environmental protection, clean-up, reform
Eleven workers died on April 20, 2010, when the Deepwater Horizon oil drilling platform exploded beneath them. Since then, tens of thousands of workers have toiled under difficult conditions to stop the leak and clean up the mess. For these workers, the spill is more than an environmental and economic disaster; it poses straightforward and serious risks to their health and safety. Oil is toxic, as are the dispersants used liberally by BP to contain it. BP’s foul up is not the first significant oil spill in the nation’s history, nor even the first in the Gulf. The oil companies and government agencies with a stake in guarding against and cleaning up the spills that inevitably accompany oil drilling have had ample opportunity and motivation to devise and hone plans for protecting workers. And yet, thousands of cleanup workers began their work in the Gulf without the training and guidance necessary to ensure their safety in the face of hazardous conditions. The Occupational Safety and Health Administration (OSHA) and the National Institute for Occupational Safety and Health (NIOSH) eventually settled on policies for training workers and requiring appropriate safety gear. Their response undoubtedly helped limit the risks the workers faced. But the time it took to settle these policies put into sharp focus a significant problem in our nation’s emergency response policies: OSHA and NIOSH had only limited roles in the planning process and in the development of implementing regulations, a failing that badly slowed the government’s response on the worker-safety front. From this “original sin” flowed a number of negative consequences, some of which compromised the health and safety of cleanup workers. • Too many workers in the Gulf were given inadequate training on the use of personal protective equipment. Employers and individual workers were thus left to determine on their own how to resolve the difficult question of what level of PPE was appropriate for their particular work environments. The most difficult issue was respirator use. A properly worn and properly functioning respirator puts additional stresses on the cardiovascular system, creating acute hazards that might be more dangerous than the long-term hazards of exposure to the air contaminants the respirator is designed to filter, particularly in the heat and humidity of the Gulf coast summer. • Contractor and individual worker decisions about safety gear were complicated by an insufficient understanding of the chemical exposures faced by workers engaged in various tasks. No one knew the precise contents of the oil dispersants applied by BP because they were protected for several months as confidential business information under EPA’s liberal trade secrets policies. Moreover, toxicity testing required by the Oil Pollution Act only assessed ecological toxicity, not toxicity to human health. • Air quality monitoring designed to characterize worker exposures was inconsistently summarized and published by BP and OSHA. • BP’s medical recordkeeping following the explosion of Deepwater Horizon appeared to under report workers’ injuries and illnesses, in part because OSHA’s regulatory definitions enabled employers to avoid reporting certain health effects. Significantly, OSHA and NIOSH also did a number of things well. • OSHA quickly moved additional personnel to the region, thus enabling frequent site visits to address worker safety and health hazards. • OSHA overcame an early and significant jurisdictional problem, extending through a Memorandum of Understanding with the federal on-scene coordinator the reach of its worker safety authority beyond the three nautical mile limit from the shoreline. • OSHA and NIOSH developed a “matrix” of various tasks in which cleanup workers were engaged, a model that could be used to improve planning for future oil spills. • NIOSH attempted to compile a roster of all workers involved in the cleanup so that it could more readily track health effects. • NIOSH began a Health Hazard Evaluation and published interim reports of its work. This report offers six specific recommendations: • EPA and the Coast Guard should require Regional Response Teams and the oil industry to develop a matrix of likely or foreseeable cleanup tasks for each level of spill, from routine to worst case scenario, in consultation with NIOSH and OSHA. The cleanup task matrix should be the basis for planning task-specific levels of training, air quality monitoring and sampling protocols, and personal protection equipment (PPE) choices. • EPA and the Coast Guard should include OSHA in the chain of command that approves Regional Contingency Plans and site-specific contingency plans in order to ensure that cleanup workers’ health and safety are properly addressed. • EPA and the Coast Guard should require a NIOSH Health Hazard Evaluation for any spill that demands a significant number of cleanup workers or long-term cleanup efforts, paid by the company responsible for the oil spill. • As they revise the National Contingency Plan, EPA and the Coast Guard should consult with volunteers, employees of oil spill response organizations, and occupational health specialists who have been involved in major disasters including the Valdez, Prestige, and Horizon spills. • To ensure that adequate training and worker protection are provided, regulators should permanently adopt the provisions of the June 10 Memorandum of Understanding between OSHA and the federal on-scene coordinator that guarantee OSHA’s leadership is included in all consultations about the implementation of cleanup under the national and regional contingency plans. • The White House should seek an emergency, supplemental appropriation for OSHA to support the substantial extra resources required to participate in this unprecedented response. Already operating on a shoestring budget, the failure to grant substantial additional resources to the agency will only endanger other workers for the sake of workers in the Gulf.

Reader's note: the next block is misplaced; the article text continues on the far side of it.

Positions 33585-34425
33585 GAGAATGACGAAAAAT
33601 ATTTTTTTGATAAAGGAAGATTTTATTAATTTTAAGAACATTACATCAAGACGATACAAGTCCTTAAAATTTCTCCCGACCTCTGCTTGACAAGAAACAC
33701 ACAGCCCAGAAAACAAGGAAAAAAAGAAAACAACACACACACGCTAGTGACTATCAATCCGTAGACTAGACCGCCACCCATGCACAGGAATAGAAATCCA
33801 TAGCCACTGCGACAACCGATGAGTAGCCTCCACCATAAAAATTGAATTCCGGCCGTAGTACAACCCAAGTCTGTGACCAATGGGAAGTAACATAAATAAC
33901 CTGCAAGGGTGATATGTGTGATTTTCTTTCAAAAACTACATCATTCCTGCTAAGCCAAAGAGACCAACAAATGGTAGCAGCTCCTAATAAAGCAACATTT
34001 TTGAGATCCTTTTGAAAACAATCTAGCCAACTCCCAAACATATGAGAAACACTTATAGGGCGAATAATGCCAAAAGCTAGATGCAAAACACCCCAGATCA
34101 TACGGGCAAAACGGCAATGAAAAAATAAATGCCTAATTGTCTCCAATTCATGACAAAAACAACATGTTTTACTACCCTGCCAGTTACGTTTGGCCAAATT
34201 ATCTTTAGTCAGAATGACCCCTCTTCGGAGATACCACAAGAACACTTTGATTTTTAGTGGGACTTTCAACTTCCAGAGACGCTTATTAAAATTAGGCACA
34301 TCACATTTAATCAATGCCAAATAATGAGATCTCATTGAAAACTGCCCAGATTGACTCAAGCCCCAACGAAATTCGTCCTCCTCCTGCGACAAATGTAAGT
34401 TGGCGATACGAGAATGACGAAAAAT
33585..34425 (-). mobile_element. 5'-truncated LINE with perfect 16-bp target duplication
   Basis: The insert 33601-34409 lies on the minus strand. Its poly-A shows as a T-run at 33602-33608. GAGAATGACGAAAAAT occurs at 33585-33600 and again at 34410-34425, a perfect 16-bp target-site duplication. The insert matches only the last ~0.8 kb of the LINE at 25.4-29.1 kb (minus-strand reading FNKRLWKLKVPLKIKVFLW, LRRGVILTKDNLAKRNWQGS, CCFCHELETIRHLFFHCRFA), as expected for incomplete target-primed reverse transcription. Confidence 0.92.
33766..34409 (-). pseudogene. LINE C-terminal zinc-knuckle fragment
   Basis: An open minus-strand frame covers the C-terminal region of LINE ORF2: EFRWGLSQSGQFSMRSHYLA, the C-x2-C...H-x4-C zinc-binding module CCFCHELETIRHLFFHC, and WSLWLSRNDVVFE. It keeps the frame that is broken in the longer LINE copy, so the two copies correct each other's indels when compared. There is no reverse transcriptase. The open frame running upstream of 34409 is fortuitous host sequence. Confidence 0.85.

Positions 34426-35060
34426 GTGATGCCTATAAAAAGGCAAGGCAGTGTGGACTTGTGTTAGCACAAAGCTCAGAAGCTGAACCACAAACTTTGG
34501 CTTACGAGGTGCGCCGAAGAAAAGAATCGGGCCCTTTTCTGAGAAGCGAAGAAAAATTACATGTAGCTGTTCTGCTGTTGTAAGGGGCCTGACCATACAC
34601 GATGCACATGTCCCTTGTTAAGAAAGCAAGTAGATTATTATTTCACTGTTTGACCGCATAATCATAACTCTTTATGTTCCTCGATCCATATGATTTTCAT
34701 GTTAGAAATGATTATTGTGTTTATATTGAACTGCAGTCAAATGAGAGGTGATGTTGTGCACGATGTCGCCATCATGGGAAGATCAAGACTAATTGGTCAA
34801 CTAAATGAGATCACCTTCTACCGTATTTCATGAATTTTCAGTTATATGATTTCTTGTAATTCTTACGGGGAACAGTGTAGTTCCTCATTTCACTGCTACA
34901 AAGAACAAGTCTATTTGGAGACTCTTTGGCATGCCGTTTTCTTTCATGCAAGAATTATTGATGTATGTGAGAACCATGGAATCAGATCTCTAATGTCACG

Center for Progressive Reform White Paper #1006